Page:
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This chapter examines how musical performance is bound up with displays and exchanges of
sentiment in Vietnamese spirit possession rituals, known as len dong. It aims to
show how the expression of emotion is culturally mediated through ritual practice and musical
performance by exploring the affective modalities of mediumship from new perspectives. I also
consider the ways in which emotional expressions in ritual practices are inflected by gender
relations to the environment and discuss how the exchange of sentimental relations (tinh
cam) among musicians and between musicians and their audience is a highly prized ideal
during mediumship rituals and many other traditional contexts for musical performance.
Deeply felt sentiments are mediated, shared, and expressed in mediumship practices in numerous
ways. The process of coming out as a medium, the special relationships mediums develop with certain
spirits, the bodily experience of spirit possession, the enactment of ritual acts, divine
utterances, and the music and dance performed during rituals are all invested with emotional
associations and meanings. To explore these affective meanings, I examine the symbolic, bodily, and
social aspects of ritual experience and performance and consider the religious framework of
mediumship as a complex system of affect. In this system, linkages between emotion, the environment,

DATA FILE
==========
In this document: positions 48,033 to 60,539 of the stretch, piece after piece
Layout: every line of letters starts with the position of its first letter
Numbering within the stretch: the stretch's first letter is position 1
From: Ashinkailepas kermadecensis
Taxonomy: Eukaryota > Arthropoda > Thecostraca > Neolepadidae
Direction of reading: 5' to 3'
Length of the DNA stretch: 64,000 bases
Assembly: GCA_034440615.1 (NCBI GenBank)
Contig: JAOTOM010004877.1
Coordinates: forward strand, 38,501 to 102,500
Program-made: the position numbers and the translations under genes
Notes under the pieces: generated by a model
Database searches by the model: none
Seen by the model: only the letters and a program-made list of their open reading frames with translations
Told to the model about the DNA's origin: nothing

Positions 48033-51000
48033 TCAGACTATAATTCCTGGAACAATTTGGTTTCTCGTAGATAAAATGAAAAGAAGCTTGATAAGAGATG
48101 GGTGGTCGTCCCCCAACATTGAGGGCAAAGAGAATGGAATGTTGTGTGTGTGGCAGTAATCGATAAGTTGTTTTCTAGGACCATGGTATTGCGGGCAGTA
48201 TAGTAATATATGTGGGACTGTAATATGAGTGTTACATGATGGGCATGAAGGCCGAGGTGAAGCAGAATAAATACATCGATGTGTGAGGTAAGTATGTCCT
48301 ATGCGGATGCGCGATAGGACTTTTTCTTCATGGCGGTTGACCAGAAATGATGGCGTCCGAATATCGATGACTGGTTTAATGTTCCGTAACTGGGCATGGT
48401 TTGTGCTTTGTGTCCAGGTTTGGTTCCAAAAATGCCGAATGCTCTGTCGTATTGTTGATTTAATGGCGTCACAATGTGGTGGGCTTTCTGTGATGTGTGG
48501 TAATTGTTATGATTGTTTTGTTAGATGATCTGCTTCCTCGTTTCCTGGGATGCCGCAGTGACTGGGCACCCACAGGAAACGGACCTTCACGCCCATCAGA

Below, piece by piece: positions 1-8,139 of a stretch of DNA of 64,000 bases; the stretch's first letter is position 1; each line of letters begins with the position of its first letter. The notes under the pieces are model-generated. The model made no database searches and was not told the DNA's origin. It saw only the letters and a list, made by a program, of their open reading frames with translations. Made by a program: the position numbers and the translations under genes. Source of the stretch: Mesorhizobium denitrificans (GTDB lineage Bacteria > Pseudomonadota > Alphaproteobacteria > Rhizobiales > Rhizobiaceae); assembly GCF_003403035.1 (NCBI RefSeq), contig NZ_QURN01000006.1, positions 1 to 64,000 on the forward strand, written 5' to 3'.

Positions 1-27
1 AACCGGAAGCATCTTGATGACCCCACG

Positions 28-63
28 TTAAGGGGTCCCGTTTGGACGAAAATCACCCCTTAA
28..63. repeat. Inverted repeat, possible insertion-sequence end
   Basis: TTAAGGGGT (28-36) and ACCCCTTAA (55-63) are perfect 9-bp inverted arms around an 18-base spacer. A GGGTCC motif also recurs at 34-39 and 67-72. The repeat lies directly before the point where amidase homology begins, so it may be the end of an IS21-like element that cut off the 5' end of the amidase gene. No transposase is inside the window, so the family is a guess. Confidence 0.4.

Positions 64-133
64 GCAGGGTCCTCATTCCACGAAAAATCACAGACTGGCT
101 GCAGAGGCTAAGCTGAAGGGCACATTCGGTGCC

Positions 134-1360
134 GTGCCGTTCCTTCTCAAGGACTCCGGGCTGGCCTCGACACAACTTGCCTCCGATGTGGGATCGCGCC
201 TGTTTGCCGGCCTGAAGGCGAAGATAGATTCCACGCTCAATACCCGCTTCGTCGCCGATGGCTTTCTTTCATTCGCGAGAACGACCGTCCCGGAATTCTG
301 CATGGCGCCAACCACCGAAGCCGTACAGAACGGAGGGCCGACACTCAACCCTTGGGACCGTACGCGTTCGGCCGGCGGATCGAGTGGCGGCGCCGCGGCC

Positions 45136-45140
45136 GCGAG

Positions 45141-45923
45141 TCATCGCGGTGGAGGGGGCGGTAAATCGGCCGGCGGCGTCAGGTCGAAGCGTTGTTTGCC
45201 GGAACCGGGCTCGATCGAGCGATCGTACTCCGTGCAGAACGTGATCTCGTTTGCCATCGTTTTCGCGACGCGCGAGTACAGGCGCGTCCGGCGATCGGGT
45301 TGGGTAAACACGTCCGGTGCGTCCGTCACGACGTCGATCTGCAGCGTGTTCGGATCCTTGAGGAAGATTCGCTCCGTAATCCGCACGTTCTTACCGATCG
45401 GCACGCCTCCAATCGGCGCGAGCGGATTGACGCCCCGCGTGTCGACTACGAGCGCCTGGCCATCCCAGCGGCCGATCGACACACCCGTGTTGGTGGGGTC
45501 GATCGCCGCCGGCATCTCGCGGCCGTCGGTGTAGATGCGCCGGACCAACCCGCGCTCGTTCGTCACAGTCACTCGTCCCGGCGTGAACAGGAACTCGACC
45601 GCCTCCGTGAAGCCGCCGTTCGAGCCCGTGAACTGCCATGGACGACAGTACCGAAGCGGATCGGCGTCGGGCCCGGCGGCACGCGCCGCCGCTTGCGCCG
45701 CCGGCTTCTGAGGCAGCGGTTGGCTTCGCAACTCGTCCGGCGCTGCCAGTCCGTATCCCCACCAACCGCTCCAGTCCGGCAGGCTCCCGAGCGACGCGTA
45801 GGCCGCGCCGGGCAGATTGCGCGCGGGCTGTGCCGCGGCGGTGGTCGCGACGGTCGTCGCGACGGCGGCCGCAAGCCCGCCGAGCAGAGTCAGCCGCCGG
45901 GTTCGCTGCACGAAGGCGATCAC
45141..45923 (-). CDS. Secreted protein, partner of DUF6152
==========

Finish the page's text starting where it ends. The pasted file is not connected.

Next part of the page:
gender, and ethnicity are encoded in the sonic and mythical identities of the spirits. Through
expressive musical performance and ritual practice, a range of emotions and particular environments
in the natural world are related to the ethnicity and gendered characteristics of incarnated
Music was integral to the profound cultural, social and political changes that swept the globe in 1968. This collection of essays offers new perspectives on the role that music played in the events of that year, which included protests against the ongoing Vietnam War, the May riots in France and the assassination of Martin Luther King, Jr. From underground folk music in Japan to antiauthoritarian music in Scandinavia and Germany, Music and Protest in 1968 explores music's key role as a means of socio-political dissent not just in the US and the UK but in Asia, North and South America, Europe and Africa. Contributors extend the understanding of musical protest far beyond a narrow view of the 'protest song' to explore how politics and social protest played out in many genres, including experimental and avant-garde music, free jazz, rock, popular song, and film and theatre music.
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